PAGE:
Richard Z. Kruspe’s Emigrate project’s third full-length album A Million Degrees was released on November 30th via Spinefarm Records (order here). The Rammstein guitarist has expanded his creativity with his passion project as the new record includes eleven diversified tracks. Between working on Emigrate’s latest effort and the highly anticipated decade-long follow-up to 2009’s Liebe ist für alle da; Kruspe had a busy year. Despite his demanding schedule, Kruspe set some time aside to speak to us on A Million Degrees, Rammstein updates, plans for next year, our future looking ‘Black Mirror’ scary, and more.
The new album A Million Degrees, it has a lot of different influences, from alternative to dark wave, and more. It’s nostalgic and modern at the same time. How do you feel about the overall turnout?
Well, one of the reasons I do Emigrate is to have an output that’s beside my main band, that everything I cannot do in Rammstein, which is a very closed kind of environment there. I’m trying to exaggerate in a way where basically there’s no boundaries, there’s nothing — I want to be as open as possible, like try to go through boundaries, leave all those things that kind of describe what I want to do with Emigrate and therefore, there’s no such thing as a certain kind of style.
I grew up in a world that always liked heavy music because I was also a little punk child to get certain kind of energies out,. But I also like the melancholic, pop world of catchy melodies and I was trying to combine those things. So for me, a lot of people say, “Yeah, Emigrate is just too much — You’re changing it.” But I love that about it. It’s unpredictable. If you listen to a record and the next song should sound different than the other one, just part of my idea about that.
What are some of the lyrical themes?
The way that I write the lyrics is really based on what the music leads me to do, it’s a very intuitional creation where — First, I always write music and then the music leads me into certain words that I say out. And then words that come out of nowhere leads me into writing the lyrics. Which are all things in my life. That can be anything. That can be my life, it can be a movie that I just saw, or from anger, just like everything. I don’t really like to talk about the meaning of certain songs because that leads you into a certain situation to think with lyrics in general, they should be a dialogue between the one that creates and the people who listen to it. Often times, when I talk about lyrics, people have a different idea of what the song’s all about. I like that. I don’t really want to go into the lyric so much because I enjoy the idea about certain kinds of lyrics.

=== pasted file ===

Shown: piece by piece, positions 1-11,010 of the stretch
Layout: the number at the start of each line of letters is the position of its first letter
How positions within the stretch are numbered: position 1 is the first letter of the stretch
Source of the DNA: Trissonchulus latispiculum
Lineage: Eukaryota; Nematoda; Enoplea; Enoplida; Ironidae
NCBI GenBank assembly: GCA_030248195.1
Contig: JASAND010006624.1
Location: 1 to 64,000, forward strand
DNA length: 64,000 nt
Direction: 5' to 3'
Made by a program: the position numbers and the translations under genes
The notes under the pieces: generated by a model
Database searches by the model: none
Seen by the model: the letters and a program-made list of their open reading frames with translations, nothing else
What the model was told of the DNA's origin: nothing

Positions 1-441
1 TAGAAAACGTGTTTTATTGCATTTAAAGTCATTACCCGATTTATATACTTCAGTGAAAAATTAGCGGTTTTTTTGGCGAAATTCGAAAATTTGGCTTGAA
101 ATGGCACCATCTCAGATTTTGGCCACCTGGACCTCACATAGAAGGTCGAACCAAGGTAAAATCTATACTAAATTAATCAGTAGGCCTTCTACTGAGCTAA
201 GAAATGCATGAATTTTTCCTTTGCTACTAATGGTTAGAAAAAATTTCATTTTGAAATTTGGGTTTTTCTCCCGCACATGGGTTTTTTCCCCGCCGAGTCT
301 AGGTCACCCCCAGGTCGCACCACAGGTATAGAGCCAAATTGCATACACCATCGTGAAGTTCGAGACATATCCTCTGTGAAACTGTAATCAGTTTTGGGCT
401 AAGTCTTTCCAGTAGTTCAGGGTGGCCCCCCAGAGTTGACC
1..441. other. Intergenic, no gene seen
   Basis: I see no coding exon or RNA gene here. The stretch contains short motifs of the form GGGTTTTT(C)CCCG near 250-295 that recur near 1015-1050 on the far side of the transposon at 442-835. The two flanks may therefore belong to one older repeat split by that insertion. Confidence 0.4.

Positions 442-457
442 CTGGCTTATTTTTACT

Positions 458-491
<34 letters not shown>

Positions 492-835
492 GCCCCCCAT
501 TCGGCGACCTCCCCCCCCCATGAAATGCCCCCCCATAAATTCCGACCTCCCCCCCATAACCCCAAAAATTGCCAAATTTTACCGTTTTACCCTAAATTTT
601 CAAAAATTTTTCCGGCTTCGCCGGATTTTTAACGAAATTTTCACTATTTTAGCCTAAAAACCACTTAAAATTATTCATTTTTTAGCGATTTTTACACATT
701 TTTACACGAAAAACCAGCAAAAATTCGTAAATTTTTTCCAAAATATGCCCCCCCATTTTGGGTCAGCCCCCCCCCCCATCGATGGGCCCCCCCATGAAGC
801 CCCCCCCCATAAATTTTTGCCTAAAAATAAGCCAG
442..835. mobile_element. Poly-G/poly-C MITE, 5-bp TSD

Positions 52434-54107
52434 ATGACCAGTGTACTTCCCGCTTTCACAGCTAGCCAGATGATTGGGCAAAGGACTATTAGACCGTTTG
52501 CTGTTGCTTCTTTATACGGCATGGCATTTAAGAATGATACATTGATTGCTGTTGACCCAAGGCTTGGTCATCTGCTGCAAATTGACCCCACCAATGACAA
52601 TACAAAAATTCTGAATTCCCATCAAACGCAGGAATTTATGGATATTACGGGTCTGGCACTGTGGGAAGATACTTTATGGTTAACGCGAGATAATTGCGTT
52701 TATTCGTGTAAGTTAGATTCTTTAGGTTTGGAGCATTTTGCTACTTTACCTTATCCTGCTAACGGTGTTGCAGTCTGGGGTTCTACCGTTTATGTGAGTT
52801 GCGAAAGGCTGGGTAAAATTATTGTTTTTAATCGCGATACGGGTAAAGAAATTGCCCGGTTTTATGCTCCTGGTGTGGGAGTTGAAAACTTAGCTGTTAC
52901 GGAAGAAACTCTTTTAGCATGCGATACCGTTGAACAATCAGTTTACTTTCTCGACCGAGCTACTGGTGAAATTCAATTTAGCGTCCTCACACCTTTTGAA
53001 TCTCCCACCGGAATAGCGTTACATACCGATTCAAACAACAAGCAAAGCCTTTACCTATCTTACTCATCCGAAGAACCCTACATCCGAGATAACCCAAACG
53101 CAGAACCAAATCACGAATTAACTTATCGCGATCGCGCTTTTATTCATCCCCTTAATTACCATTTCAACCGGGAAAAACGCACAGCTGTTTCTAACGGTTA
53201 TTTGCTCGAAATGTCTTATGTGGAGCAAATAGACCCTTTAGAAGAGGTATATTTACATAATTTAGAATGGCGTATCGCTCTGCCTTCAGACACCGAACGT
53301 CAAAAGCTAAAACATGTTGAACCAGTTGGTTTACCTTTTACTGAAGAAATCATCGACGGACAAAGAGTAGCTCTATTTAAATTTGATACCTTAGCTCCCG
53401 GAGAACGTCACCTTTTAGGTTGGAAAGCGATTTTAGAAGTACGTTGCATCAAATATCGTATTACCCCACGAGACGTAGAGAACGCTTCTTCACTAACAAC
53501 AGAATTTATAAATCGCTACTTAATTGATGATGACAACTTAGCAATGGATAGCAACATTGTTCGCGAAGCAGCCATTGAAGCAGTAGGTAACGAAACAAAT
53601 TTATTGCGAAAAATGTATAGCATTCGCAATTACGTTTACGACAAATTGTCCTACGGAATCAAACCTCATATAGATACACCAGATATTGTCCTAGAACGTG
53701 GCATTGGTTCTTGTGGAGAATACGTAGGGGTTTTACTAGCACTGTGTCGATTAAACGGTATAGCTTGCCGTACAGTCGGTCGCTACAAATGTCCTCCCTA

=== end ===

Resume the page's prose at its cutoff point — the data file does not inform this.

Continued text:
How would you compare the new album to your previous albums.
I mean, you always evolve. I guess. Evolution’s alright and it’s like, you stopped something and — I remember the first record, you know, especially starting to sing by myself was something that I was really kind of a beginner, you know, in the beginning, and I wasn’t confident about this, wasn’t confident at the beginning, and that kind of changed now that I don’t really feel as abnormal when I’m singing, so that’s why. On this record, I have much more duets, basically like having guest singers singing together. I’m more comfortable as a singer I would say, and obviously I think a lot of the interesting parts here on this record was that I started to write and recut because it got destroyed before, and I had to write out of memories of those records that haven’t actually been finished in 2015, and that was one of the biggest challenges I had and it was also something that made me angry, because I lost all the music and I realized life would give me a sign to produce new things and I lost all the sort of passion on the first record that I finished and now I got the passion back and — It’s a different way of writing.